4 November 2014

America’s Unfinished Prison in Afghanistan Is a Filthy Nightmare

Renovations incomplete after five years and $20 million 

Pul E Charkhi Prison, on the eastern outskirts of Kabul, is a place you don’t want to be. Once a notorious dungeon during the Soviet occupation, the prison emerged as one of the principal jails for Taliban prisoners captured by the United States.

The State Department attempted to renovate the prison, but it’s still monumentally terrible. Corruption involving the contractors is the chief culprit for the prison’s problems, according to a recent report from the Special Inspector General for Afghanistan Reconstruction—a congressionally-mandated watchdog agency. Worse, graft became such a problem, the department halted work in 2010.

The result is a prison that has improved in some areas, but remains overcrowded and lacking basic infrastructure.

SIGAR also released photographs showing the bleak, filthy and crowded conditions. There’s also moments of the darkly absurd—such as a sign illustrated in comic style instructing illiterate guards not to beat their prisoners.

The Soviet Union funded Pul E Charkhi in 1973. It was—and still is—the largest prison in Afghanistan. Originally built to hold 5,000 inmates, today it houses 7,400. Space is so limited that prisoners sleep in the halls.

The State Department identified it as a problem site and hired Al Watan Construction Company—an Afghan firm—to renovate the prison in June 2009. After some negotiations, AWCC agreed fix up the dilapidated prison for $20.2 million.

Less than a year later, State canceled the contract. Officials worried that AWCC wasn’t doing its job. They were right. The Afghan construction company cut every corner they thought they could get away with.

Under the terms of the cancellation, State still had to pay AWCC for all its costs up until the date of cancellation—$18 million of the original $20 million. State then paid an independent contractor nearly $1 million to assess the damage.

So how far did the $18 million go? According to SIGAR’s report, “AWCC completed approximately 50 percent of the required renovation work.” So half. AWCC spent most of their budget and did half the job.

At that pace, AWCC would have had to ask for more money to finish the work. Money they’d spend doing a half-ass job. It wasn’t just that AWCC’s construction was too expensive and time consuming … it was awful.

The company failed to complete the backfill trenches, leaving gaping wounds in the land next to mounds of dirt.

Broken and defective fixtures littered the halls. Roofs and gutters weren’t properly installed, resulting in water damage to the paint and walls.

AWCC installed six generators, but never plugged them in. The contract required the company to repair the facilities many roofs using metal trusses. They cheaped out and used wood instead.

Sometimes, AWCC didn’t even bother to replace faulty portions of the roof. They just slathered new roofing material over the rotten old wood.

There are several overriding reasons why this happened.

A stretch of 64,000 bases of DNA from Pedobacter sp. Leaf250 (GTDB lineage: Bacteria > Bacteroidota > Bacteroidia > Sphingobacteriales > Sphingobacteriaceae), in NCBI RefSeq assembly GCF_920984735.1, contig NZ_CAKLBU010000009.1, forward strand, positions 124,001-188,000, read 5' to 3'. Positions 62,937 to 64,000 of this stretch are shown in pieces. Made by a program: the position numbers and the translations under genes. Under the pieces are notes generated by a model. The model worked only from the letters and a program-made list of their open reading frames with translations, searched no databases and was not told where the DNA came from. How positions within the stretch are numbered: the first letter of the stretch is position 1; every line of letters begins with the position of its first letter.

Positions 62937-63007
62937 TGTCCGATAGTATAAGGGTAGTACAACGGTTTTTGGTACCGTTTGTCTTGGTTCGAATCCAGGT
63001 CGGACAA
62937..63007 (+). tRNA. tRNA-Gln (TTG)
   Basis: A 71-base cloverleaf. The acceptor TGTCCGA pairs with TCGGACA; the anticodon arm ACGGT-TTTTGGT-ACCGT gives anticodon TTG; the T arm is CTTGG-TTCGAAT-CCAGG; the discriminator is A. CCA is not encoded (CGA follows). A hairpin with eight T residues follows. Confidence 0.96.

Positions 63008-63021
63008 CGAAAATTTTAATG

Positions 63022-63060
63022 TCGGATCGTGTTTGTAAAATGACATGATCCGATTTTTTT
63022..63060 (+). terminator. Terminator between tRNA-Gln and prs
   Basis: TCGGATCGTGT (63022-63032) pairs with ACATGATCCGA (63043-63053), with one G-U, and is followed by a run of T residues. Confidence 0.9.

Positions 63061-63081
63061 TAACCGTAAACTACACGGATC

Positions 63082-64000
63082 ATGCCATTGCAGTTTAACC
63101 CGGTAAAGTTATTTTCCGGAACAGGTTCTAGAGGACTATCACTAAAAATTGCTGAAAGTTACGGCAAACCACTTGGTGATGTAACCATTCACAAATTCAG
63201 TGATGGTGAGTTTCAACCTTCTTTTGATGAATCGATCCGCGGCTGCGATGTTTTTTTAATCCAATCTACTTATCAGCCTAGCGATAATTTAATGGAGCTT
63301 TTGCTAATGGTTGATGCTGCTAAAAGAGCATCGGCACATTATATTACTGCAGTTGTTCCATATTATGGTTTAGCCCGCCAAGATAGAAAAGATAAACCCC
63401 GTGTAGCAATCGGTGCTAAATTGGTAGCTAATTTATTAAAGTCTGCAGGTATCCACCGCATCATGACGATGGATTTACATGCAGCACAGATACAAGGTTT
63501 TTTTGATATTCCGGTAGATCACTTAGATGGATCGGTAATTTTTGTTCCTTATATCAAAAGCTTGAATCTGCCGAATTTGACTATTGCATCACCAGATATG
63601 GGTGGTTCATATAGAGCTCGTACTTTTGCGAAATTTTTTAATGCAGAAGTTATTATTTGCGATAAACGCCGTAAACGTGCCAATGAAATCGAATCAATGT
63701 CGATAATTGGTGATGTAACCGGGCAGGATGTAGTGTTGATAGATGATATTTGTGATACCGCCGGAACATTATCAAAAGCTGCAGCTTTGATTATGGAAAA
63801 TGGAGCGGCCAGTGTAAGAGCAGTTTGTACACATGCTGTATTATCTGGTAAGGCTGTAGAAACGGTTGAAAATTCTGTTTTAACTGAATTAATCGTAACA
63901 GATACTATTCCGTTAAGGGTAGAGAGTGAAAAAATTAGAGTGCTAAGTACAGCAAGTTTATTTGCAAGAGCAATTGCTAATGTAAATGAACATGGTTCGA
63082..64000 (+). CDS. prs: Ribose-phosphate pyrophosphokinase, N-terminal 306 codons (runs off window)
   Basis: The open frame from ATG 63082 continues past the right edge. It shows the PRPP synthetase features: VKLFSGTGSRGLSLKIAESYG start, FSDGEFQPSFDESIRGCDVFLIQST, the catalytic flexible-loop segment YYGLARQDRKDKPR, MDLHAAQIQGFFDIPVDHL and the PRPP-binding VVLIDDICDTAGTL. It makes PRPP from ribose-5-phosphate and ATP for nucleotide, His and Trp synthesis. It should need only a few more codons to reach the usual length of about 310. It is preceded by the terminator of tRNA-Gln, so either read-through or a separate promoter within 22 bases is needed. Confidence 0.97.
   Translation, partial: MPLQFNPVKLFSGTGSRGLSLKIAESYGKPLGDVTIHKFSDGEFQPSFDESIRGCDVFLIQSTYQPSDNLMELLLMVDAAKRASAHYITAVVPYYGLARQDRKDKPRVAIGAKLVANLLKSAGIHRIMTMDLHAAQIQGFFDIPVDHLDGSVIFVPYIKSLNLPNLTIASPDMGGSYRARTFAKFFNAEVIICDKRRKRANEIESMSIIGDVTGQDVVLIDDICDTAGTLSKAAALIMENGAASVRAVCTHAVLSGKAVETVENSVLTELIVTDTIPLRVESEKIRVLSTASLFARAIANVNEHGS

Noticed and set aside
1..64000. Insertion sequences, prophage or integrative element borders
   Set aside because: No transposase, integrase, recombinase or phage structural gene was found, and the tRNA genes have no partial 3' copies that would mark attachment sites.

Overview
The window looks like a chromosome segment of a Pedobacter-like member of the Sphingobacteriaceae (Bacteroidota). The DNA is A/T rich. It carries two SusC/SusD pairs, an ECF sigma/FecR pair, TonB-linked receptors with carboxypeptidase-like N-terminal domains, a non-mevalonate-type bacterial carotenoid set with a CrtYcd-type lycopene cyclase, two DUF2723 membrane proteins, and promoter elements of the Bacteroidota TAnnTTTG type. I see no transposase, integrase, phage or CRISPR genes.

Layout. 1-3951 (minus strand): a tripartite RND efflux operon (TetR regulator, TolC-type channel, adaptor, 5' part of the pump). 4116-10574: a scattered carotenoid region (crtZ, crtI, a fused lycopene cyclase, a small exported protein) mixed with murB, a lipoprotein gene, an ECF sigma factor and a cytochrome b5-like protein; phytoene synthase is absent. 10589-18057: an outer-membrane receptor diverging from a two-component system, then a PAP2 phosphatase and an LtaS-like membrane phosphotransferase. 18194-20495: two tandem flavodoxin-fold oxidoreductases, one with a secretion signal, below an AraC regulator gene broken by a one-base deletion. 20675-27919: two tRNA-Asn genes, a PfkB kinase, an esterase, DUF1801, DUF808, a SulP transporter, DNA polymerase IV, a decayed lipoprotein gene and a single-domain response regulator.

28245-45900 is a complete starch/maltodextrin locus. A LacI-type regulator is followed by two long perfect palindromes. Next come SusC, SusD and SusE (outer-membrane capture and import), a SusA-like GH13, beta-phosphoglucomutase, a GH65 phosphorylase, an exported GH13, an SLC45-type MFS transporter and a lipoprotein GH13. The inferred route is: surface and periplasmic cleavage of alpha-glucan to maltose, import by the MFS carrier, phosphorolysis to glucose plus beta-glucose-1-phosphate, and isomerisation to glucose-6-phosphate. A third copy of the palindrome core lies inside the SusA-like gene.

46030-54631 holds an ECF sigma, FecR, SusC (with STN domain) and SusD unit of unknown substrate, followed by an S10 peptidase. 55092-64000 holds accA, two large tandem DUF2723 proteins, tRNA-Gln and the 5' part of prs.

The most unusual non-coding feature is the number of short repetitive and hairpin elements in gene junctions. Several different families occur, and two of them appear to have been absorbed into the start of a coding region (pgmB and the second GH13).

One troubling cause—especially troubling as U.S. forces are in the process of withdrawing from Afghanistan—is the “fluctuating security conditions” that prevent State Department overseers “from conducting regular, direct oversight at Pol E Charkhi prison,” the department stated in a response to SIGAR’s report.

But the main reason is corruption.

The State Department found out the U.S.’s liaison to the project “accepted money from Basirat to promote the company’s interests.” The liaison was later convicted in a U.S. court “for accepting illegal gratuities from Basirat,” the report added.

Al Watan also got into trouble involving insider trading of government contracts. The U.S. found out the company received “confidential proposal information from Basirat concerned State solicitations,” the report added.

That could give Al Watan an unfair advantage when bidding for future U.S. government contracts.

To be fair, it’s not like the State Department’s contractors did nothing. Approximately $5.3 million went towards the construction of a water tower, staff barracks and an upgrade to the prison’s electrical transformer station and connecting power line.

The first two projects went generally well, except the contractor neglected to add air conditioning to the barracks bathroom. But “the power line … could not be connected to the electrical grid,” the report stated.

Finishing the electrical work will cost another $11 million in a “follow-on renovation contract,” SIGAR stated.

The almost $20 million blown on a bad construction project may seem like a small sum of money. The Afghanistan war has cost American trillions of dollars. But the prison project’s lack of oversight, corrupt officials and wasted cash is indicative of Afghanistan’s reconstruction.

The U.S. wasted $7.6 billion fighting a war against opium it could never win. The State Department paid $3.6 million for fancy television production trucks it never used. The Air Force bought a half-billion dollars worth of planes from Italy, then scrapped them for six cents a pound.

Add to the list one big, filthy ex-Soviet prison.

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